The Darwinian theory of natural selection and the evolution of cacti
Natural selection remain to date a famous theory by Charles Darwin
(Darwin, C., & Beer, G.1998). The main tenant of the theory deems that
evolution results from variation in generations of species and the
difference in survival of species. Those species that develop the traits
needed for survival get more chances of reproducing. The produced
offspring carries the genetic advantage of their parents. This
translates to the process of natural selection. Only the best suited
species survive. In order for natural selection to take place, there
exist a number of factors involved in causing evolution. Firstly,
species need to emerge and disappear, and as they exist, they undergo
change. Secondly the organisms must belong to a common ancestor. From
the common ancestor, the species diverge. Thirdly this divergence of
species takes the form of one species diverging to form another species,
and fourthly, this process takes a gradual development over a long time
(Mayr, E. 2001).
In study review above, the Darwinian theory and concept of natural
selection apply to the evolution of cacti. It appears evident from the
study that the seventeen species of the cacti shares a common ancestor:
the pereskia. This falls in line with one of the major tenets of
Darwin’s theory. From the common ancestor pereskia, the various
species of cacti emerged with different traits but with remarkable
commonality. They all lack leaves. Moreover, they all possess stomata on
their stems. According to Darwin theory, species undergo gradual change
over a long time. During this time, the species adapt to various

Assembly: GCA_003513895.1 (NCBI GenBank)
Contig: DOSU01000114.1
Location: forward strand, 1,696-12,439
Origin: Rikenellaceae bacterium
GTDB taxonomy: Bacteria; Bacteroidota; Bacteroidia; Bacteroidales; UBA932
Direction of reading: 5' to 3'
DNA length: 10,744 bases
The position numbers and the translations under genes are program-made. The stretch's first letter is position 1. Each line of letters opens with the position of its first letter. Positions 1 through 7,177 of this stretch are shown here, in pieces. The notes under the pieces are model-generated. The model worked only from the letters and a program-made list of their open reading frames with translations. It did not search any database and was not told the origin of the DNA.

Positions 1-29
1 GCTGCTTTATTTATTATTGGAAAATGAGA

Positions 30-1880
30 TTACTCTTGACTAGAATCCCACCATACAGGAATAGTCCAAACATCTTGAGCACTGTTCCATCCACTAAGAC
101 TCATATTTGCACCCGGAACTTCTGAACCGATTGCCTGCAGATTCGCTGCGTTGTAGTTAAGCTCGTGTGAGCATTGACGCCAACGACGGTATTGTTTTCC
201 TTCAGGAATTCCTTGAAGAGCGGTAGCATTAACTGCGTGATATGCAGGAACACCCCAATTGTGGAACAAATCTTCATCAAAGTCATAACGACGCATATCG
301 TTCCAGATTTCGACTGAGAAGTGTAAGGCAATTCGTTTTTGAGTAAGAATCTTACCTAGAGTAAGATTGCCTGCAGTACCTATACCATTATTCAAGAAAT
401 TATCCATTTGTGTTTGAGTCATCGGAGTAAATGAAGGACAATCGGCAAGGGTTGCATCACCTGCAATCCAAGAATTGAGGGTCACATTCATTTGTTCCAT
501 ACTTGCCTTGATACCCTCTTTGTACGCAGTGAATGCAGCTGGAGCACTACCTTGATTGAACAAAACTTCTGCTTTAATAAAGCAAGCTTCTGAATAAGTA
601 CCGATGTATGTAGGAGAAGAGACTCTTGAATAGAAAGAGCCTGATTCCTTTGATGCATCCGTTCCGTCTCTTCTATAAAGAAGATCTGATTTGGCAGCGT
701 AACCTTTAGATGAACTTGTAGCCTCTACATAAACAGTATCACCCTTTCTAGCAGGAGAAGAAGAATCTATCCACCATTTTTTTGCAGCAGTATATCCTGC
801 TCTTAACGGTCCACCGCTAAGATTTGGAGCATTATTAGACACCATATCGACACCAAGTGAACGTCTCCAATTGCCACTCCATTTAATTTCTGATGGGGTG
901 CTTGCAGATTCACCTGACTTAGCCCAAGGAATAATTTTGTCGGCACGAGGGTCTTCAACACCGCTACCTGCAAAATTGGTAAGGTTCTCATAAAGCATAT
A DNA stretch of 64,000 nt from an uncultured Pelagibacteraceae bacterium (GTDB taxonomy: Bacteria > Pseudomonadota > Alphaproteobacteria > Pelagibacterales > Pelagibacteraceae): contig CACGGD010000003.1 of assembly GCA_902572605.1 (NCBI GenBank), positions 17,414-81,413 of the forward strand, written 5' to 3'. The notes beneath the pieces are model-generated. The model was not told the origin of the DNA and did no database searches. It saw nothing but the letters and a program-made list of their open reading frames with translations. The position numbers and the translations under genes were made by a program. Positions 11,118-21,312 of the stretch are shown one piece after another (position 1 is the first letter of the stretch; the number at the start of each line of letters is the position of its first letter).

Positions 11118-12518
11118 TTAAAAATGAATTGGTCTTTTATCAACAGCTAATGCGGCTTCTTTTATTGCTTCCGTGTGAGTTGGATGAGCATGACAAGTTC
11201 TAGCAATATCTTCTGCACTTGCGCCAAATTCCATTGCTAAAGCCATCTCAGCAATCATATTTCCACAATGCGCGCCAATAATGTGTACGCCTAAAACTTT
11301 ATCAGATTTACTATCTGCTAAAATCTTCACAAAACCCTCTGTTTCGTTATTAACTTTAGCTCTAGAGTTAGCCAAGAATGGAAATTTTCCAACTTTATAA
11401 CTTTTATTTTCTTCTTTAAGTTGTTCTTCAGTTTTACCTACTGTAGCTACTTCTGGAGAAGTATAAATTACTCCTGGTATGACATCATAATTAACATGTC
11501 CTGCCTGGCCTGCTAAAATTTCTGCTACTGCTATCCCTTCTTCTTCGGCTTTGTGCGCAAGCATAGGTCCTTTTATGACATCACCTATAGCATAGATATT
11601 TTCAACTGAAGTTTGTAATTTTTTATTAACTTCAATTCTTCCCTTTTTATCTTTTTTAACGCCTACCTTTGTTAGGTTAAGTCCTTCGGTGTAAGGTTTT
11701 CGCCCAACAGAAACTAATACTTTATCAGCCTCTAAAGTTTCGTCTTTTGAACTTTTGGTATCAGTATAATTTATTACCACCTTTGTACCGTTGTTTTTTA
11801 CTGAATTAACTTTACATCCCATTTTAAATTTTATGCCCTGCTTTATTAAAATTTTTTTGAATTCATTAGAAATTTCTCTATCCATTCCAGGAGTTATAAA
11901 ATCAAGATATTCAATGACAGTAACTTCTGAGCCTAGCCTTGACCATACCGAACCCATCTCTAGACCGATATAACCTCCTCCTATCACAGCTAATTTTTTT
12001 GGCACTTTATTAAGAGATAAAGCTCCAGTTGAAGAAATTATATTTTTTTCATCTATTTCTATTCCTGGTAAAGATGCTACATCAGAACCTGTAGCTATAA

environmental or natural conditions. This, according to the study
reviewed, fits the cacti case. The stem of the pereskia underwent
gradual transformations to enable it evolve into a photosynthetic organ.
Thick walled collenchymatous cells developed on the pereskia stem.
Intercellular air spaces also developed in order to facilitate
photosynthesis. The stems also developed the stomata. These
transformations had to occur if the species pereskia needed to survive
to the next generation.
The study also showed that there existed a major divergence of the
species. It divided into the primary southern and primary southern
clade. Each of these grows in different geographical locations. The
maihuenia survives in cold dry areas of Pantagonia. It lacks the stem
stomata present in other species. However, it well adapts to its natural
environment.
In conclusion, the study reviewed agrees with the Darwinian theory of
natural selection in its major tenets
References
Darwin, C., & Beer, G. (1998). The origin of species. Oxford: Oxford
University Press.
Edwards, E.J, Nyffeller,R, and Donoghue, J. (2005). Basal cactus
phylogeny: Implications of
pereskia (cactaceae) paraphyly for the Transition to the Cactus Life
Form. American
Mayr, E. (2001). What evolution is. New York: Basic Books.